What Is Form 4952 and How to Fill Out Your 4952 Form?


Understanding Form 4952 is crucial for anyone with investment income.

This form, issued by the Internal Revenue Service (IRS), is used to calculate the amount of investment interest expense you can deduct from your tax return.

If you’ve paid interest on money borrowed to invest, you’ll need to file Form 4952.

Components of Form 4952


Form 4952 is divided into three parts, each serving a specific purpose.

 Investment Interest Expense Deduction

This section is where you calculate your deductible investment interest expense for the current year.

  • Line 1: Investment Interest Paid: Here, you’ll enter the total amount of investment interest you paid during the tax year.
  • Line 2: Investment Income: This is where you’ll report your net investment income. This includes interest, dividends, and certain royalties.
  • Line 3: Net Investment Income: Subtract any investment expenses (other than interest expenses) from Line 2 to get your net investment income.
  • Line 4: Investment Interest Expense Deduction: This is the amount you can deduct this year. It’s the smaller of Line 1 or Line 3.

Investment Interest Expense Deduction for Prior Years

This section is for calculating any disallowed investment interest expense from prior years that you can deduct this year.

  • Line 5: Disallowed Investment Interest Expense from Prior Years: Enter the amount from last year’s Form 4952, Line 8.
  • Line 6: Total Investment Interest Expense Deduction: Add Line 4 and Line 5. This is your total deduction for the current year.

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Disallowed Investment Interest Expense to be Carried Forward

This section helps you calculate any disallowed investment interest expense that you can carry forward to next year.

  • Line 7: Disallowed Investment Interest Expense: Subtract Line 6 from Line 1.
  • Line 8: Investment Interest Expense to be Carried Forward: If Line 7 is more than zero, this amount can be carried forward to next year.

How to Fill Out Form 4952?


Filling out Form 4952 can be a bit complex, but with the right guidance, it’s manageable.

Step-by-Step Guide to Completing Form 4952

  1. Gathering Necessary Information: Start by gathering all your financial documents related to your investments.
  2. Filling Out Each Part of the Form: Use the information you’ve gathered to fill out each part of the form as described above.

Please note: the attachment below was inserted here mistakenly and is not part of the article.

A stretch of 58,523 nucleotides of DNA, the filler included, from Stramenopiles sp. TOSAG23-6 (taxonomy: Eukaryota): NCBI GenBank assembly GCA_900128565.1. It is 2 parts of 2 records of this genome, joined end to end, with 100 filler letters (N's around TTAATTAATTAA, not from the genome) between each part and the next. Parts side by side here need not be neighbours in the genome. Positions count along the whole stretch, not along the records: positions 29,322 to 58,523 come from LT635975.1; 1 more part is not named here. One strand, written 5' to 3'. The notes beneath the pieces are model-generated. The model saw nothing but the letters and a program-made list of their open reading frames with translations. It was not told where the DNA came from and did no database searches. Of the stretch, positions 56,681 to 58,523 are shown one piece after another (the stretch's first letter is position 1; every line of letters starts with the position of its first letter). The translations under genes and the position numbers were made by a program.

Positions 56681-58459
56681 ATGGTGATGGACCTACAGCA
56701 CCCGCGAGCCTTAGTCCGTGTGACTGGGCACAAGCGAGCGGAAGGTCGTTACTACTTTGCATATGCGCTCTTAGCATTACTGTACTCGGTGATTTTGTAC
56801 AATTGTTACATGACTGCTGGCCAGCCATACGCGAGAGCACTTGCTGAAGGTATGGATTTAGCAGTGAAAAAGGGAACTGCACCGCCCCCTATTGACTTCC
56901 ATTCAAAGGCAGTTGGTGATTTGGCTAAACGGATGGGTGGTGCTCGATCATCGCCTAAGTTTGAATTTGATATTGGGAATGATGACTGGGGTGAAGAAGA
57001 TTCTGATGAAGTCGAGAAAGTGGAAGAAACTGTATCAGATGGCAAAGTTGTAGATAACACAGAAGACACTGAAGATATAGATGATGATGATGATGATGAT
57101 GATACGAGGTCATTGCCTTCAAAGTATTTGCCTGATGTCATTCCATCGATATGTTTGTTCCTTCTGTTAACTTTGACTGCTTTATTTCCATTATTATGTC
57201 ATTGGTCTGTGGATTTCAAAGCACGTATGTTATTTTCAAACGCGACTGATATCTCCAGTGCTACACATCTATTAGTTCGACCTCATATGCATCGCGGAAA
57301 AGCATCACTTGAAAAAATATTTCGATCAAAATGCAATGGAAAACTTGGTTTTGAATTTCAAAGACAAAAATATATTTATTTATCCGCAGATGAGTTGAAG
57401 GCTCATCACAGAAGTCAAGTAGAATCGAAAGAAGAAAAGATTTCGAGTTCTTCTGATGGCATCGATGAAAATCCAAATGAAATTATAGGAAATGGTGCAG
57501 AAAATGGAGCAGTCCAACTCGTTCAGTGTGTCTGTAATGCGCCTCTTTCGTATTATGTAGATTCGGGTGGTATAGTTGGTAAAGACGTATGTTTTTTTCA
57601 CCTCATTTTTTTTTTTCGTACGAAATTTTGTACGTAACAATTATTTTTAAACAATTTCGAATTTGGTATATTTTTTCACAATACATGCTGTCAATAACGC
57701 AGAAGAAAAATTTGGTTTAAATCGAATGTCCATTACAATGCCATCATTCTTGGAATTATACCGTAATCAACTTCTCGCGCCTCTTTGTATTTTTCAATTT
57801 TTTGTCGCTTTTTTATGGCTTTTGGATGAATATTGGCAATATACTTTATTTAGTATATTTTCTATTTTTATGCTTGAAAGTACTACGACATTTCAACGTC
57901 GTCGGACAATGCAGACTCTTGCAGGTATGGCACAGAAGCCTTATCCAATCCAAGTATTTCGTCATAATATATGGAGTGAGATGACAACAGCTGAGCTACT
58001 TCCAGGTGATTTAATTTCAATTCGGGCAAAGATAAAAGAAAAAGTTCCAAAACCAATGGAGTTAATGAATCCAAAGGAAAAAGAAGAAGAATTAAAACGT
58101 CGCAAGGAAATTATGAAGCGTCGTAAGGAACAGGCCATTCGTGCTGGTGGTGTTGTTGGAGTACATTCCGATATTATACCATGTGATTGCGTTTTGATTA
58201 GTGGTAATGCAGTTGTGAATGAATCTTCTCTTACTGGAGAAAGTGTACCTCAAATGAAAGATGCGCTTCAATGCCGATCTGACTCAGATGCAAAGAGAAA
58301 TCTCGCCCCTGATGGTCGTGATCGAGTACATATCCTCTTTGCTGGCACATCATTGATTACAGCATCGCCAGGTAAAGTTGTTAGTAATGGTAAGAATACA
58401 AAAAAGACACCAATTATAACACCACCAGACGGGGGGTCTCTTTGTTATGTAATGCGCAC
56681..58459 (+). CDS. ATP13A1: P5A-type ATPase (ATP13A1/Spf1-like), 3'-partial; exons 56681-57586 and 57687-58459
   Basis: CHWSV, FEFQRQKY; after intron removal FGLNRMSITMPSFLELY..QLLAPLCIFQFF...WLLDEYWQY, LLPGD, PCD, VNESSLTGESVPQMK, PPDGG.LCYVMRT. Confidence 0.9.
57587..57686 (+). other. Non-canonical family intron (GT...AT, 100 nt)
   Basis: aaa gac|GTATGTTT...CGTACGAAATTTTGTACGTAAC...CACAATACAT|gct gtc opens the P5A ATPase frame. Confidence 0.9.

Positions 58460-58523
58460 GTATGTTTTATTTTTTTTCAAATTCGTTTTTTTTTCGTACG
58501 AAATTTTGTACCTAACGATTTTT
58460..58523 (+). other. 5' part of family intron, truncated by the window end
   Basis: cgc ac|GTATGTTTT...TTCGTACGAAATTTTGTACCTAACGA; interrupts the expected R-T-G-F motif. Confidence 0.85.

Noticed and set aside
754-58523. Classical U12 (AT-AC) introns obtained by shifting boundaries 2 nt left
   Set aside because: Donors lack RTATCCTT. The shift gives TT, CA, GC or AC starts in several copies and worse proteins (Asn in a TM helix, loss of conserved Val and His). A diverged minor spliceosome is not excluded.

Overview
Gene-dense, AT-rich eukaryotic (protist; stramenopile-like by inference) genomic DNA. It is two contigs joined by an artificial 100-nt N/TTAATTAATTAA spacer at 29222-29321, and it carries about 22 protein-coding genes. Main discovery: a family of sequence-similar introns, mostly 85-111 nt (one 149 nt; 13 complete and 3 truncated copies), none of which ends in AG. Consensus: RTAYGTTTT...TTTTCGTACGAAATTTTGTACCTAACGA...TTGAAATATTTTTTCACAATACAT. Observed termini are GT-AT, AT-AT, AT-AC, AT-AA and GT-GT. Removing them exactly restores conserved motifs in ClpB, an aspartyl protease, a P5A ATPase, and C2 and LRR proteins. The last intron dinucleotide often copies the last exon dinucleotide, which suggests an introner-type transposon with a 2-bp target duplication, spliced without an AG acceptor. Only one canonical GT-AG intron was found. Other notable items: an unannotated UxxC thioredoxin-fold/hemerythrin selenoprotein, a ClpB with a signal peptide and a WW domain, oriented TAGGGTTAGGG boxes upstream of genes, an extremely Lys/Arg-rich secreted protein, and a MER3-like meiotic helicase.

3. Reviewing and Submitting the Form: Once you’ve filled out the form, review it for accuracy, then submit it with your tax return.

Common Mistakes When Filling Out Form 4952


Avoid these common mistakes when filling out Form 4952:

  • Incorrectly Calculating Investment Interest Expense: Ensure you include all interest paid on money borrowed for investment purposes.
  • Failing to Include All Relevant Investment Income: All investment income, including dividends and interest, should be included.
  • Not Carrying Forward Disallowed Investment Interest Expense: If you have disallowed interest from previous years, don’t forget to carry it forward.

Tips for Filing Form 4952

Here are some tips to help you file Form 4952:

  • Keeping Accurate Records of Investment Activity: This will make it easier to fill out the form accurately.
  • Consulting with a Tax Professional: They can provide advice tailored to your specific situation.
  • Utilizing Tax Software: Many tax software programs can help you fill out Form 4952 correctly.

FAQs About Form 4952


Here are answers to some common questions about Form 4952:

Can I Deduct Investment Interest Expense Without Filing Form 4952?

No, you must file Form 4952 to claim this deduction.

What Happens If I Make a Mistake on Form 4952?

If you discover a mistake after filing, you can amend your return using Form 1040X.

How Do I Amend a Previously Filed Form 4952?

You'll need to complete a new Form 4952 and attach it to your amended return.


Filing Form 4952 accurately is crucial for maximizing your investment interest expense deduction.

If you need further assistance, consider consulting with a tax professional or using tax software.

Remember, accurate record-keeping and understanding the form’s components are key to a successful filing.